On an October night in 1984, a 73-year-old man, jacketed and tied, walked onto the stage of Carnegie Hall to introduce his latest "discovery": Stevie Ray Vaughan and his band Double Trouble. But the crowd wouldn't hear of it. Formal introductions from such a geezer were not only unwelcome, they were beside the point. So the man at the mic got to the point, called on Vaughan himself, and split the stage. Double Trouble launched into "Scuttle Buttin'," and Dunstan Prial, a twentysomething in the audience, wondered, "Who on earth was that?"
"That" was John Henry Hammond Jr. Prial had heard of the man, and from what he learned of Hammond in the concert program, the two of them had a thing or two in common: "I recognized then that I shared with John Hammond a belief and a faith that music that came from the heart could inspire others to act from the heart." So Prial, a journalist, acted from the heart: Twenty years later, he's produced The Producer: John Hammond and the Soul of American Music (Farrar, Straus and Giroux).
Hammond (1910-1987) is hardly an unknown to students of popular American music. But what's behind the man who listened early on and helped engineer the careers of Fletcher Henderson, Billie Holiday, Teddy Wilson, Lionel Hampton, Charlie Christian, Count Basie, Aretha Franklin, Bob Dylan, Leonard Cohen, and Bruce Springsteen, not to mention Stevie Ray Vaughan? Who put in print for the first time ever the name "Robert Johnson." Who traveled to Kentucky, along with other left-wing intellectuals, to help striking coal miners in the Thirties. Who traveled to Alabama the same decade to serve in defense of the "Scottsboro boys." Who plotted the integration of the band belonging to his future brother-in-law, Benny Goodman. Who served as a 30-year board member of the NAACP. Who helped organize the Newport Jazz Festival in the Fifties. Who was investigated the same decade as a possible Communist by the FBI.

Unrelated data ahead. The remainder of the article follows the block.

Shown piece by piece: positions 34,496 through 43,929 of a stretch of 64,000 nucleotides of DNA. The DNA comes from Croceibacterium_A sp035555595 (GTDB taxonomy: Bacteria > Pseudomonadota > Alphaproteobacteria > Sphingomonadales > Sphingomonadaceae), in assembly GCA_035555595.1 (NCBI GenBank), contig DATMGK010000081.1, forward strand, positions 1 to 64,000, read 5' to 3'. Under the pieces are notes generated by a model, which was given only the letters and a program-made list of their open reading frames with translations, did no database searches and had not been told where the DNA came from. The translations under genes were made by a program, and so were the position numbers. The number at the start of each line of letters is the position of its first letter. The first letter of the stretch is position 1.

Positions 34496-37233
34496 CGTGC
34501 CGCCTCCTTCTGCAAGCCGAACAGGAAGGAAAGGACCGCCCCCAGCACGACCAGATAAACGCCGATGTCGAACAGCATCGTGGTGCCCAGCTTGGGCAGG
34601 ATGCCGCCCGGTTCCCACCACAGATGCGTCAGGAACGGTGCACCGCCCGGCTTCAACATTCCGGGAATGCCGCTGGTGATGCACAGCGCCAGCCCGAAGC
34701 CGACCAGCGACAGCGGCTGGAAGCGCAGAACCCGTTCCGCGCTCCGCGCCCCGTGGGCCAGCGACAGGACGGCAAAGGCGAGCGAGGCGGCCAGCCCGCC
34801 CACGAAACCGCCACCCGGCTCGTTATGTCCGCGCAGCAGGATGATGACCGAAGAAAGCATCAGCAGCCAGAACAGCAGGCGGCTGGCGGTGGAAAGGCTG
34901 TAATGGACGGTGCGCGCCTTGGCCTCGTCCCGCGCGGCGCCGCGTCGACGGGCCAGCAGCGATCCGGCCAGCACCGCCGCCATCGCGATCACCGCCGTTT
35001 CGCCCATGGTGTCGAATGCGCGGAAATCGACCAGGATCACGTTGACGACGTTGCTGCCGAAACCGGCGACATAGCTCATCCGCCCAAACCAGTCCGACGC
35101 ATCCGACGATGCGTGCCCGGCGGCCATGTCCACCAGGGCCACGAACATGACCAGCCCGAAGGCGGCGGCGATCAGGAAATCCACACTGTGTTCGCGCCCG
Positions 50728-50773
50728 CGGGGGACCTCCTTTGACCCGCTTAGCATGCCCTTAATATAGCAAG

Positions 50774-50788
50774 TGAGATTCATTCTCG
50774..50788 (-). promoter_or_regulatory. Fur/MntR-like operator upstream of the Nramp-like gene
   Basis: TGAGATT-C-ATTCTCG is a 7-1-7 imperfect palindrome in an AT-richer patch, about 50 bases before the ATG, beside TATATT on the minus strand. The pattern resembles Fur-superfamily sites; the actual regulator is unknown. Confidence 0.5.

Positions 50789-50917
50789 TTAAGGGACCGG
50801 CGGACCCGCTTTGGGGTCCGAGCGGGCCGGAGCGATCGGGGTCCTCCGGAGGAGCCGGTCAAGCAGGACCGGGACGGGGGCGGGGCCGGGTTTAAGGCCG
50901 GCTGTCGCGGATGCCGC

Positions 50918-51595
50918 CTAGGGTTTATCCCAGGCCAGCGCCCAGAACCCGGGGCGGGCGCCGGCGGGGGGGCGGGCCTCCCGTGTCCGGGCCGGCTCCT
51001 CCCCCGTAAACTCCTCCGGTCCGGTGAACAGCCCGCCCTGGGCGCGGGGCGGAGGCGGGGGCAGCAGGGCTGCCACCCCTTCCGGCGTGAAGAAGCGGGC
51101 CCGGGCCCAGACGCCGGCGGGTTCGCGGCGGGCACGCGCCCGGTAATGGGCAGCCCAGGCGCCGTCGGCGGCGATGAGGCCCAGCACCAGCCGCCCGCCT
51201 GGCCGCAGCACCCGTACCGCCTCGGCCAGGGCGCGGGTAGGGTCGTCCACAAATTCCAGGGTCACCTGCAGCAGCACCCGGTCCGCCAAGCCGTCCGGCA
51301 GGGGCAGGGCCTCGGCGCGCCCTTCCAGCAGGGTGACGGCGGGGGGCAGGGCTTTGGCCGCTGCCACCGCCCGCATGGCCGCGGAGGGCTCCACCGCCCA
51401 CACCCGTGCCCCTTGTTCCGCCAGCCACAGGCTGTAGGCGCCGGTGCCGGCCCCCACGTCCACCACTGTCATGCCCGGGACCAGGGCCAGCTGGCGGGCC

Who on earth, indeed, was John Hammond? Bossy, meddlesome, belligerent, opinionated, heartless, and difficult are some of the words that come to mind, according to Prial's informants (including Springsteen but not Dylan). But he was a man who listened for what was new musically -- constantly -- from his earliest age, a jazz hound in the basement of the five-story mansion on the Upper East Side where he grew up, down there with the black help and their battered Grafonola.
He was also an A&R man before there was such a thing -- and he earned no real money at it. He was a producer who sat in on studio sessions but left the musicians largely alone, his face buried in the New Masses, The New York Times, and The Nation -- and he earned no real money at it. He was a critic for Melody Maker and Down Beat and wrote in what would today be egregious conflict of interest -- and he earned no real money at it. But Hammond, until his later years, didn't have to earn real money. His mother was the great-granddaughter of Commodore Vanderbilt, who was, at the time of his death, Prial points out, "by far the richest man on earth." His father was a highly successful lawyer, banker, and railroad executive.
And what of the relationship between father and son? Senior and junior played golf, Prial reports, patching the disappointment the father felt for a son who dropped out of Yale. And what of the mother, who went from socialite to social reformer to Christian Scientist and squandered her son's fortune? Hammond was devoted to her. Why? And speaking of sons, what of Hammond's own -- John Paul ("Jeep") Hammond, a bluesman in his own right? Hammond was "immensely proud" of him, that's what, and not one word more on the subject. A second son became a carpenter. And what of it? Who knows?
And who is John Hammond in the final analysis? The Producer either doesn't or cannot say, but it sets the record straight on a number of musical scores. Why then does one feel no closer to Hammond than Dunstan Prial did in Carnegie Hall that October night in 1984? That is the question. The man's a legend but remains a mystery.